In a rare public appearance on Friday, the Comptroller and Auditor General of India (CAG) Shashi Kant Sharma added a new dimension to the ongoing debate on the Reserve Bank of India (RBI) and the banking system in general.
Delivering the keynote address at a conference on Financial and Corporate Frauds organised by industry body Assocham in New Delhi, Sharma said there was a need to consider CAG audit for financial regulators like the RBI. He also said that a significant portion of what is being recognised as bad loans may have been transferred abroad and may never get recovered.
Though a proposal on potential audit of RBI was floated in the past, CAG’s observations assume significance as they have come at a time when the banking sector is reeling under severe stress and the government is in the process of selecting a new RBI governor.
Sharma, who completed three years as the national auditor in May, referred to the way advanced markets such the US and the UK have dealt with the issue. “The examples (of US & UK) cite the moves being made to bring forth more accountability and transparency on the financial sector regulators. In India, the CAG doesn’t audit the RBI, whose auditors are appointed by the central government under the provisions of the RBI Act. In the light of the growing incidents of financial frauds, this is a thought for consideration. Our audits should look into the risks and vulnerabilities facing our financial sector as well as the ability and effectiveness of regulators to mitigate such risks,” he said.
The emerging international trend of oversight of the regulators, in order to provide a higher level of assurance, is an interesting development that must be watched to inform our own system of oversight and assurance, said Sharma.
Industry reacted cautiously to the idea. Devamalya Dey, group president – audit & management governance, Yes Bank, said, “It is a thought-provoking idea. It will be debated and discussed over a period of time, how we should go about it.”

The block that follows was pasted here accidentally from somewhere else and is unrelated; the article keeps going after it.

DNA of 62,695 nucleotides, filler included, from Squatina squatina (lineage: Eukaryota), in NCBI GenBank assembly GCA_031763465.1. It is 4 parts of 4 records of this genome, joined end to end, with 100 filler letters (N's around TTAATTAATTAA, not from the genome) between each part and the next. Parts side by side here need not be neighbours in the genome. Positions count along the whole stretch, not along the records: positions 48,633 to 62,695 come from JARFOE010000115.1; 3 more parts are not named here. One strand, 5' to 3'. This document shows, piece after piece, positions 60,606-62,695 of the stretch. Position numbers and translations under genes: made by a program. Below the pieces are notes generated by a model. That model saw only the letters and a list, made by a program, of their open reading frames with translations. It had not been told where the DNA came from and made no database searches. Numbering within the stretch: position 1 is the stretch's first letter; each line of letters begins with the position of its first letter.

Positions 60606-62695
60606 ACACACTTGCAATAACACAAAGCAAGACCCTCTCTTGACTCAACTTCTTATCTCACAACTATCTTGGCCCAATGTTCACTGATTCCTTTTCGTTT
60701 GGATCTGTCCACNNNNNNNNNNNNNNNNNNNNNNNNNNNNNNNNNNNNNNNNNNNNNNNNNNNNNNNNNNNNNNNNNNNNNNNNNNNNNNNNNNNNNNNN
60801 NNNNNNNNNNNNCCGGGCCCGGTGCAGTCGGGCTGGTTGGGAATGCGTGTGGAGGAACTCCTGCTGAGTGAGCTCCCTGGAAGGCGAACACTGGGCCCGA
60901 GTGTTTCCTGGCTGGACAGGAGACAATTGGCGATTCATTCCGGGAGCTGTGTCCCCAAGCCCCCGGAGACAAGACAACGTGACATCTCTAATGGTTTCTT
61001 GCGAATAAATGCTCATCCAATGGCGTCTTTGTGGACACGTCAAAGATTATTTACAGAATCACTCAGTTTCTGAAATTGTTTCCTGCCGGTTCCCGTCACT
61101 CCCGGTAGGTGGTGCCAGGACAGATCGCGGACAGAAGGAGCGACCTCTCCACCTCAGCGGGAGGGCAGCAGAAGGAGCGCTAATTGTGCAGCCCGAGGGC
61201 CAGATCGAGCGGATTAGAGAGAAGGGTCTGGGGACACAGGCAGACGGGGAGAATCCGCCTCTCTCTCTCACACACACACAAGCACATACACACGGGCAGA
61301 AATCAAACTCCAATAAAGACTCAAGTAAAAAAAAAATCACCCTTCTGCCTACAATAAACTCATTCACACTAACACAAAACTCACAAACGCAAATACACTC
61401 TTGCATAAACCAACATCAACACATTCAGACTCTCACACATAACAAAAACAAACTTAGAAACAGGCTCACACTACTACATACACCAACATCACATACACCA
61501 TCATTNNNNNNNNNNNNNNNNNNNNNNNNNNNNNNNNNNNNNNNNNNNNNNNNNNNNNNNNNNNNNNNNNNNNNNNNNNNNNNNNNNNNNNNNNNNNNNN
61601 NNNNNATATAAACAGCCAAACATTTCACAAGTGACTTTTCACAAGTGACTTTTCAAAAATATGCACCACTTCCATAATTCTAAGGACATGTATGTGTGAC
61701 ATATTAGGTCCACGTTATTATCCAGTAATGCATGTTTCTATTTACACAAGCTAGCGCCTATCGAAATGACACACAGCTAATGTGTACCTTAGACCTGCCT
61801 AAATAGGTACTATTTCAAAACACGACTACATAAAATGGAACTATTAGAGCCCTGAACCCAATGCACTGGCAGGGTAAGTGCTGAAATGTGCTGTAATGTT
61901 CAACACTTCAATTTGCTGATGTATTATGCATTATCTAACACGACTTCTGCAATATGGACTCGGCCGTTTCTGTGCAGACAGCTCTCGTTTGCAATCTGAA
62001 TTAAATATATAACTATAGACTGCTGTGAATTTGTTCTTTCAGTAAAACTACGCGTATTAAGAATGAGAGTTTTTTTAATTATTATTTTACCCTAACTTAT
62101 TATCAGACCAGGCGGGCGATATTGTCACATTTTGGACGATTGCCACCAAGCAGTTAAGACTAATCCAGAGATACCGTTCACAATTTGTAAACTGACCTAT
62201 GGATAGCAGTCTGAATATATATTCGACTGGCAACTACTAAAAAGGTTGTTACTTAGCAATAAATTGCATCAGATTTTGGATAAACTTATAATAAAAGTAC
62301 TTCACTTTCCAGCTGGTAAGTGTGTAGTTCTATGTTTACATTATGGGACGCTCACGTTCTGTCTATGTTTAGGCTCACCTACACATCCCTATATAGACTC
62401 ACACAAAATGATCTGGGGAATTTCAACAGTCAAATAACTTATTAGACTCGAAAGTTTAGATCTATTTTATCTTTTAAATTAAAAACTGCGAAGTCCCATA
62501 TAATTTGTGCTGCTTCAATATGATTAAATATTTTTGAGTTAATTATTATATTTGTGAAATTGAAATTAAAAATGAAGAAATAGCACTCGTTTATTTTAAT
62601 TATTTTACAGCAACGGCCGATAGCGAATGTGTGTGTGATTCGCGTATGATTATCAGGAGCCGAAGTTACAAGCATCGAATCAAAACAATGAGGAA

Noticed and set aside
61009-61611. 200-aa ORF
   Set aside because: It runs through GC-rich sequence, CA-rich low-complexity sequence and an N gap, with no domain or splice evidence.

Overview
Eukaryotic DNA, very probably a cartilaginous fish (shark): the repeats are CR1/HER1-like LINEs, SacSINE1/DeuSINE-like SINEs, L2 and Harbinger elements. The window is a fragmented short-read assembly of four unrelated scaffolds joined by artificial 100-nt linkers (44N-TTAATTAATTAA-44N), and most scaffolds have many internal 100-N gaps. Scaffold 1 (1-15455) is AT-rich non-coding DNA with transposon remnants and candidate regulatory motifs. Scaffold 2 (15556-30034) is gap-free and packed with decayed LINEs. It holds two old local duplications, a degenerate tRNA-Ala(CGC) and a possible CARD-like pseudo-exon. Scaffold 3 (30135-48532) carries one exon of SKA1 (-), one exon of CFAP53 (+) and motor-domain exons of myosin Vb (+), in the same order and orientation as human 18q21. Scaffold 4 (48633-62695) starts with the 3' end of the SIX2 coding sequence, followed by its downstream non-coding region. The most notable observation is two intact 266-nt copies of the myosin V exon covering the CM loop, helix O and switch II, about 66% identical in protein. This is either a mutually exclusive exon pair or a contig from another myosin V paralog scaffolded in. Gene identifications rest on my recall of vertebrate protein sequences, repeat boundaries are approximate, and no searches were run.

The 12th CAG of the country explained how advanced financial systems such as the US and the UK are moving towards closer scrutiny of non-monetary policy functions of their central banks. “In the US the GAO (Government Accountability Office) (counterpart of CAG in India) didn’t audit the Fed till 1978; post-78 it was allowed to review the Fed’s regulatory duties in the payment system, but was still prohibited from reviewing the deliberations, decisions and actions on monetary policy. But soon after 2009, the year of the financial crisis, the US Congress allowed the GAO to audit loans made by the fed to individual companies,” the CAG said. After 2012, it was further allowed to review Fed’s internal controls, policy on collateral, use of contractors and other activities, whilst still keeping the monetary policy outside its ambit. Presently, he said, there was an ongoing debate of allowing the GAO to conduct a full-scale audit of the Fed’s activities and regulatory structure.
In the UK, the Bank of England has historically been outside the ambit of the auditing institution, the NAO (National Audit Office). However, a recent law mandates that the Bank of England should consult the Comptroller while appointing its auditors. This provides the Comptroller access to documents related to audit of the bank. The new law also authorises the comptroller and auditor general to carry out examinations into the economy, efficiency and effectiveness with which the bank has used its resources in discharging its functions.
Speaking about the stressed assets issue, the CAG said in recent times, a lot of attention has been given to frauds committed against banks, especially the public sector banks (PSBs) that are struggling with enormous non-performing assets or NPAs.
“There is a belief that a significant part of NPAs could be amounts fraudulently obtained as advances from the banking system. There is also a belief that a large part of these amounts may have been transferred abroad and may never get recovered,” said Sharma.
Sharma began his address with the recent incident of cyber crime in Bangladesh, which led to the resignation of its central bank governor Atiur Rahman. He spoke about the factors such as increasing technology use, faster communication and complexity of products aiding fraudsters.
“What should be the nature of oversight of the regulators who have such crucial role to play in protecting the financial sector and thereby the public sector from the ill effects of frauds?” he asked.
There should be a comprehensive strategy to deal with them in order to safeguard the integrity of the financial system as well as the enormous public interest, said Sharma.
In a country that is largely financially illiterate, the possibility of fraud is much higher. According to Sharma, promoting financial literacy is a long-term strategy for mitigating this risk. At the same time, the regulators have to work together to not only enhance their capacity to deal with financial frauds, but also to remove any regulatory arbitrage, Sharma said.